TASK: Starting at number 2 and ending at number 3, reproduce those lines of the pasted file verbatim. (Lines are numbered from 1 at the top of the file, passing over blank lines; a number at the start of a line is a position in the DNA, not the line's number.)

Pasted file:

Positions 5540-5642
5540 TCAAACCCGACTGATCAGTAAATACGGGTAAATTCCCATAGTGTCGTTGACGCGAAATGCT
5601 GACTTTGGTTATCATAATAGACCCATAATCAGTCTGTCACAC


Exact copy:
5540 TCAAACCCGACTGATCAGTAAATACGGGTAAATTCCCATAGTGTCGTTGACGCGAAATGCT
5601 GACTTTGGTTATCATAATAGACCCATAATCAGTCTGTCACAC